Sunday, June 24, 2007

No brains at the border

There are more people who live in their little cocoons as we wage the war on terror. They think the rest of us are paranoid or shils for the neocon movement. They are mistaken. If this kind of stuff goes on unabated up in North Country, we're doomed.
DERBY LINE, Vt. -- Residents of this town and neighboring Stanstead, Quebec, are proud of the elegant granite hall that straddles the border between them. It is their rarest jewel: The Haskell Free Library and Opera House, built a century ago as a symbol of friendship between the United States and Canada and shared ever since by citizens of the two countries.

Canadians and Americans borrow books and watch plays side by side at the library, which was deliberately built half in one country and half in the other. No guards are stationed on the quiet, shady streets around the building, and Canadians who cross into Vermont to enter the library do not need to show their passports at a border station, as they do when crossing for any other purpose. Inside the library, where a strip of black tape on the floor marks the international boundary, patrons wander unchecked between the two countries on their way from the stacks to the birch-paneled reading room.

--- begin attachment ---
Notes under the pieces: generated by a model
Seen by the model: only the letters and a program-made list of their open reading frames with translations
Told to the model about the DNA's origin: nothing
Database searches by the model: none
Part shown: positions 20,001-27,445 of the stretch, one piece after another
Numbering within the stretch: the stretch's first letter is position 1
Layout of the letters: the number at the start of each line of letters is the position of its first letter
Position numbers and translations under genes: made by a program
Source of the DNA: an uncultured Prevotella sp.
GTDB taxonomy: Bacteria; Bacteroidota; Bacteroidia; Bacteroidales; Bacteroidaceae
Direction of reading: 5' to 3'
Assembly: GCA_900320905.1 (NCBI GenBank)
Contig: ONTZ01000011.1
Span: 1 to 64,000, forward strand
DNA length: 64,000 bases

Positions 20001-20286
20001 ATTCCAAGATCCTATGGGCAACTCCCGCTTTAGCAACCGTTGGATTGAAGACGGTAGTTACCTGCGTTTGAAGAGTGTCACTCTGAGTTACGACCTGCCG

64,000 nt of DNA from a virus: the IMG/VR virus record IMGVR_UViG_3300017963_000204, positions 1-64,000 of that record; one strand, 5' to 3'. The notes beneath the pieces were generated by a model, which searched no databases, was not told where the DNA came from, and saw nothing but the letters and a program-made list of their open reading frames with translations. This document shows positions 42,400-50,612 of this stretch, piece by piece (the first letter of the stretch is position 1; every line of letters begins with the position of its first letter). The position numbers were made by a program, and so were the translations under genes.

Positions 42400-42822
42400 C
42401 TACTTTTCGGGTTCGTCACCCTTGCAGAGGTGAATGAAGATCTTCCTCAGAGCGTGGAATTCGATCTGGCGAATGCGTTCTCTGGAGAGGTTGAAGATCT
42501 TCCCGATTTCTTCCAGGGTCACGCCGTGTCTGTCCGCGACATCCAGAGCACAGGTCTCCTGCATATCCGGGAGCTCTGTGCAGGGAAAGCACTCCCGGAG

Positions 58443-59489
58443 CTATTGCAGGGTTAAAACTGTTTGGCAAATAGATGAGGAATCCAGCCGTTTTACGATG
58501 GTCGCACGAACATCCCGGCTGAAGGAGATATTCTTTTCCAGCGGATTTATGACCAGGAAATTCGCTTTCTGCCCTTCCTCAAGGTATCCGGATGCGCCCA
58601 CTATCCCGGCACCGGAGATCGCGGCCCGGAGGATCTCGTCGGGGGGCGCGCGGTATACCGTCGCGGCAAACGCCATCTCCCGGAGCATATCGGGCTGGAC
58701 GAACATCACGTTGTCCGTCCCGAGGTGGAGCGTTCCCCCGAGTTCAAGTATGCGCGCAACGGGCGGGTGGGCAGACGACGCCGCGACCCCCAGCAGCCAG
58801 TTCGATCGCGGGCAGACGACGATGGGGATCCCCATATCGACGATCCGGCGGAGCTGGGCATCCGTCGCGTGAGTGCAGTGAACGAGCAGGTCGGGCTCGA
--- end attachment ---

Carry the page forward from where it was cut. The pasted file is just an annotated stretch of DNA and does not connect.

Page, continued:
But smugglers of illegal immigrants have begun to notice the unique features of the neighborhood, say agents from both countries who enforce the border in the area, located less than a minute's drive from Interstate 91.

Smugglers are taking advantage of three unguarded side streets near the library to ferry human cargo in both directions, border officials say. The streets must be closed to traffic, officials insist, to help them stem a rising tide of illegal immigration.

The plan has provoked an emotional outcry in these two small border towns, where people pride themselves on their easy coexistence. Their countries may be preoccupied with terrorism and the need for tighter borders, but here, many residents say the change would break down their most valued traditions.

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